The Associated Students (A.S.) Senate met Wednesday to discuss the new Single Transferable Vote (STV) system that will be used in this spring’s senate elections in an effort to create more proportionate representation of the student body.
In the STV system, students will vote for their on or off-campus and collegiate senate representatives through a ranking system designed to better reflect the desires of each constituency. A YouTube video used to explain Single Transferable Voting to the Senators in the first quarter can be found here.
Assistant Director of Technology Sean Lieberman spoke of the benefits of switching to the STV system.
“In previous elections, it was possible that 60 percent of the vote goes to one party, 40 percent goes to the other when there are two major parties,” Lieberman said. “The issue with that is that the 60 percent would get 95 percent of the seats. In STV, in theory, it’s a more proportional representation at the same time, without having the minority 40 percent become the supermajority.”
In response to a question about how the vote will be distributed, Lieberman said, “If you vote for someone and they get cut, and your second choice gets cut as well, then it [the vote] goes to your third choice, and so on.”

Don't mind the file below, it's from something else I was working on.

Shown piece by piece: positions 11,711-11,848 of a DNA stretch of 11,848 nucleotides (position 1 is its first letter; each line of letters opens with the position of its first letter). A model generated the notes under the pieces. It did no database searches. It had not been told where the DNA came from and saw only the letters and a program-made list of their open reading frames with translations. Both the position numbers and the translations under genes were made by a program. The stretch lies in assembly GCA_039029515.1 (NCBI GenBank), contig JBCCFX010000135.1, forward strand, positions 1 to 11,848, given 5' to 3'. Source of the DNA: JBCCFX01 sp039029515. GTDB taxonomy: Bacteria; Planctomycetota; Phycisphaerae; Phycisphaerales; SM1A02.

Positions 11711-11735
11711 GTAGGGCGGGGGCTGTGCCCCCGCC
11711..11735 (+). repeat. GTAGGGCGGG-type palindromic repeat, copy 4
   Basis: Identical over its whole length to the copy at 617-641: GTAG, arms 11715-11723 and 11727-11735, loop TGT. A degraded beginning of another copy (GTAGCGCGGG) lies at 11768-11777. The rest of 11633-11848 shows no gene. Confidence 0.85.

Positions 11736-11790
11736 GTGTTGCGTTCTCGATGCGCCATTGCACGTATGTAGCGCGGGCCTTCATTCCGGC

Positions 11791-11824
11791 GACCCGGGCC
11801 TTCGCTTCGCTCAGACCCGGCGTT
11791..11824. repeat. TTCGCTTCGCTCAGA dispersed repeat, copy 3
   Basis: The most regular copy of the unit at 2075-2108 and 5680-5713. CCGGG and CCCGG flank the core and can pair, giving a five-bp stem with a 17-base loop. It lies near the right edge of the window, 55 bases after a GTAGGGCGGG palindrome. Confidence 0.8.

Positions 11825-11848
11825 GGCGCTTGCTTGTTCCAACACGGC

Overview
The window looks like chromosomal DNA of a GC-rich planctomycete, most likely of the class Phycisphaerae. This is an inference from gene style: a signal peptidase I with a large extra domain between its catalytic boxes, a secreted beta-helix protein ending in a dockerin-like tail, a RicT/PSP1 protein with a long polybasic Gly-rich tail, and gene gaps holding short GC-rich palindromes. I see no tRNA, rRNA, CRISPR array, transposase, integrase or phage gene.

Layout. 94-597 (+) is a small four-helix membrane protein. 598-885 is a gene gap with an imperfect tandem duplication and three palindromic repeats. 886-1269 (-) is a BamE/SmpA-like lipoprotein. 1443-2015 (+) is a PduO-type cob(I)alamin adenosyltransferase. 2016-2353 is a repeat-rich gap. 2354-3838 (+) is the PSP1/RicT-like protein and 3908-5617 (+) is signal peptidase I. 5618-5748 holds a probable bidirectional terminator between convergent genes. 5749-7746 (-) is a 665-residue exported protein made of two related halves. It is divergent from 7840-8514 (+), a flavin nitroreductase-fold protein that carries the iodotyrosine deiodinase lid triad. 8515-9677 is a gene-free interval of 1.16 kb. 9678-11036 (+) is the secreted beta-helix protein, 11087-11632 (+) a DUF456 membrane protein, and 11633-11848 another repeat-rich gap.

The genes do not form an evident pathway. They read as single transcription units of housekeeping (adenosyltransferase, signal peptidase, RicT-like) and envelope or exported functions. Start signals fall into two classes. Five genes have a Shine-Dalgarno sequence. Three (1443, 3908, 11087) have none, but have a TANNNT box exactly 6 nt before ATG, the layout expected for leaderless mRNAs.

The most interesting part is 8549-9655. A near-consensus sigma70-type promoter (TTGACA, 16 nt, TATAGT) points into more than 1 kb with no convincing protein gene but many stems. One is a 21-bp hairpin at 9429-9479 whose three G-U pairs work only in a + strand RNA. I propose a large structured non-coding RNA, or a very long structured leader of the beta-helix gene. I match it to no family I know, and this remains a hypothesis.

“Once you get to the point where there are no ‘nexts’ available, then they’re gone,” Lieberman said, explaining that people who vote for candidates that are no longer eligible will not be counted.
Second-year economics major Jack Tannenbaum, proxy for off-campus senator Natalie Jordan, asked what would happen if a candidate was many voters’ second choice.
“When we move up the list, should I not get all the votes that put me as their second?” Tannenbaum asked.
Nawar Nemeh, second-year economics and political science double major, said a candidate who garnered many second-place votes “would get eliminated immediately.”
“The only reason behind that would be that first choice votes are the most valuable,” Nemeh said. “When we’re looking at first choice votes, we’re looking at the most accurate representation of what students want to see on campus. That is a decision that we [Elections Committee] did not make and left for you to decide.”
“A Resolution in Support of the Implementation of a Good Samaritan Policy within the Campus Regulations,” “A Bill to Reform Honoraria,” “A Bill to Add a Mental Health Coordinator in COSWB’s Legal Code” and “A Resolution to Create a Group Project to Establish a Political Economy Major at UCSB” were all sent to Campus Affairs.
“A Resolution to Divest from the Republic of Turkey to End the Perpetuation of the Armenian Genocide” was sent to External Affairs.
[Correction: Due to an editing error, a previous version of this article stated incorrectly that Nawar Nemeh is an on-campus senator. Nemeh resigned from A.S. in February.]